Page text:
A TOTAL of 25 evil convicted child rapists are currently awaiting forced castration in Kazakhstan as perpetrators claim they “would not wish it on their worst enemy.”
The paedophiles are just the latest to undergo the procedure, which one man has said left him “aching so badly” he could hardly walk.
Across this year, that number increases to 95 in the ex-Soviet state, at a cost of £178 per paedophile, according to the Health Ministry.
The tough new laws came into force in 2018, allowing them to inject chemicals to lower the sex drives of offenders caged for raping or sexually assaulting kids.
Yerkinbek Alimebdov, 41, who sexually attacked two school girls, became the first to be sentenced to chemical castration under the new regime in 2019.
Since its introduction, one child rapist, after undergoing the first injection to reduce his libido, said: “It is incredibly difficult, I wouldn’t wish it on my worst enemy.”
He called for a ban on the “barbaric” procedure.
However, the Kazakh government believe that the use of forced chemical castration among convicted paedopohiles will ultimately slash sex crimes against minors.
Interior Ministry official, Alexey Milyuk, said that, since the law came into effect, “the number of offences against the underaged had decreased by 15.4 per cent.”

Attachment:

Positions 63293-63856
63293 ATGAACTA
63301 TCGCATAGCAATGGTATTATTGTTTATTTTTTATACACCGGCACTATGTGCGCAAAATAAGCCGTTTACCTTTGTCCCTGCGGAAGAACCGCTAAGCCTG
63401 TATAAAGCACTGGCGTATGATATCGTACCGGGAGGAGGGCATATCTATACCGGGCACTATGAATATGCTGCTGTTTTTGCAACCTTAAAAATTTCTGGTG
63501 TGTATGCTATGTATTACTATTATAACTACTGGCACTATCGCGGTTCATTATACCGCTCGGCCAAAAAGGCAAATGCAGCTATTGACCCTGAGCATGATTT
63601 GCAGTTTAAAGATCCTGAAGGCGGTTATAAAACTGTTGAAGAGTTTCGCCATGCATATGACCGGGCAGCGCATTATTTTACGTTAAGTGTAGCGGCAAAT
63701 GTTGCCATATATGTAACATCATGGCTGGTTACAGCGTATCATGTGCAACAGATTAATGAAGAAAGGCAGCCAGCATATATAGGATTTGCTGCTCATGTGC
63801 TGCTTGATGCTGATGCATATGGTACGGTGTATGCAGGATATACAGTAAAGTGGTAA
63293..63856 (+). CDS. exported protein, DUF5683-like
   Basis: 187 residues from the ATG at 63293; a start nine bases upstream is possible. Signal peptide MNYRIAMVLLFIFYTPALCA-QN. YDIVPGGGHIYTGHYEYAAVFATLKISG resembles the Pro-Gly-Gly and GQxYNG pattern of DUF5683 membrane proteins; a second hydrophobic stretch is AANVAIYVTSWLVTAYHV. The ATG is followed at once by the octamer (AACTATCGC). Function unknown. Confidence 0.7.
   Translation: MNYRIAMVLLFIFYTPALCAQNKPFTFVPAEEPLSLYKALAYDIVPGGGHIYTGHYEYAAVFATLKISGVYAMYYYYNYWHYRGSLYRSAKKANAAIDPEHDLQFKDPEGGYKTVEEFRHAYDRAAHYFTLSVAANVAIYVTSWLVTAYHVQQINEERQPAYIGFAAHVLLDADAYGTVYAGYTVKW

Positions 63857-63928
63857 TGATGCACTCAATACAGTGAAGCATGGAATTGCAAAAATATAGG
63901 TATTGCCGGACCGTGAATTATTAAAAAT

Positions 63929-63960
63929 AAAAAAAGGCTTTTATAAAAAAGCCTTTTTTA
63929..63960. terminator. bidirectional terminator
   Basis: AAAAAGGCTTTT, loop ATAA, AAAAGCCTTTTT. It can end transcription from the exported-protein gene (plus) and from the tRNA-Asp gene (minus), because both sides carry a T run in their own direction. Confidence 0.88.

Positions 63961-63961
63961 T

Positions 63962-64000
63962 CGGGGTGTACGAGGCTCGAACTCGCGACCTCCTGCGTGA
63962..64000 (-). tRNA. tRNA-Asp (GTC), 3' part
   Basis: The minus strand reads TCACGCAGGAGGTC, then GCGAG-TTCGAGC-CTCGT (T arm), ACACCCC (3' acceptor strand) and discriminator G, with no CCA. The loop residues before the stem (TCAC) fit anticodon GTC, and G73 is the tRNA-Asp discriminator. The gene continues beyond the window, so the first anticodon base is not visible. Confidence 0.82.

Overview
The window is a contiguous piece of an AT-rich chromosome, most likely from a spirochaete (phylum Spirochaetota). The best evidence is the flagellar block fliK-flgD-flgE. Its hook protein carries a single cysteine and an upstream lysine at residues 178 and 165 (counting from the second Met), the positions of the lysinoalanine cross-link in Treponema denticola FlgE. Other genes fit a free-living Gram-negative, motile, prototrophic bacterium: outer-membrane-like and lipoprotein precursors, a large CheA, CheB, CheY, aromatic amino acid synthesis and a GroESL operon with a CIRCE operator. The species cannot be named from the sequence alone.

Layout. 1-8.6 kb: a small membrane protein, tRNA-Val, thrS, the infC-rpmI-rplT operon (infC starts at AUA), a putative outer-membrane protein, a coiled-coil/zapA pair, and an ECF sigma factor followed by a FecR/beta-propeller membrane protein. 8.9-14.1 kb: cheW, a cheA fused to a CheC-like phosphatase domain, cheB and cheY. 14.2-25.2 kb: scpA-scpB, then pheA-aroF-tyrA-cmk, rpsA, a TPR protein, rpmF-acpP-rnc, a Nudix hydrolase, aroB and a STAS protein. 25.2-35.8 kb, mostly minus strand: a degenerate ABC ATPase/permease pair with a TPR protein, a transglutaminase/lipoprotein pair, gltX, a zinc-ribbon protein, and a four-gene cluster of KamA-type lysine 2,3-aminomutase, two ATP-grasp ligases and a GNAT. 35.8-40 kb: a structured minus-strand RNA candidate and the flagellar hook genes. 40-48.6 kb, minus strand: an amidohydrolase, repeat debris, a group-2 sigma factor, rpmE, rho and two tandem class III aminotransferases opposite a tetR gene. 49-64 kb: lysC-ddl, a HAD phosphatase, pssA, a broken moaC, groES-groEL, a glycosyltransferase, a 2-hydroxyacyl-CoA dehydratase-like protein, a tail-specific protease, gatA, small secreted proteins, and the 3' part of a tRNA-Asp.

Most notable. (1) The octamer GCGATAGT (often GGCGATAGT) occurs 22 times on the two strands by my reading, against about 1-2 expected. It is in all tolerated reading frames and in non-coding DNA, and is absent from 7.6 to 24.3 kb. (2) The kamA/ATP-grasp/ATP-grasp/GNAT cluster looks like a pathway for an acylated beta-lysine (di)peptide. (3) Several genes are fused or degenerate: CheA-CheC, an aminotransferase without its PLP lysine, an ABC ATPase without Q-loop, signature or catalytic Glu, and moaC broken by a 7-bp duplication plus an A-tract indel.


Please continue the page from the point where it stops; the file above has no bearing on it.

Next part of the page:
He added that the new “significantly tightened legislation” has allowed jail terms of rape and sexual assault against children to be increased from 12 years to life.
Kazakhstan now also jails all paedophiles in maximum security prisons.
A nurse and grandmother, tasked with castrating paedophiles in one jail hospital, had claimed that the West should also follow the ex-Soviet state’s example.
Zoya Manaenko, 69, who began working in country’s prison system 35 years ago, insists it is right that child sex attackers should face this “ultimate punishment.”
She also said she has no qualms about “taking away their masculine strength.”
She said: “These people need to be stopped somehow.
“They commit terrible crimes against children. So it is right that the law allows this.”
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Kazakhstan’s no tolerance policy also includes publishing pictures, names and addresses of all child sex attackers after their release from jail.
Last year, a map showed the location of 234 “potentially dangerous paedophiles” after their release.
On the ethics of naming and shaming lawyer Rena Kerimova said: “These people have children, families, grandchildren and now they are in this database.
“I believe it is a complex subject, it should have been more thought through.”
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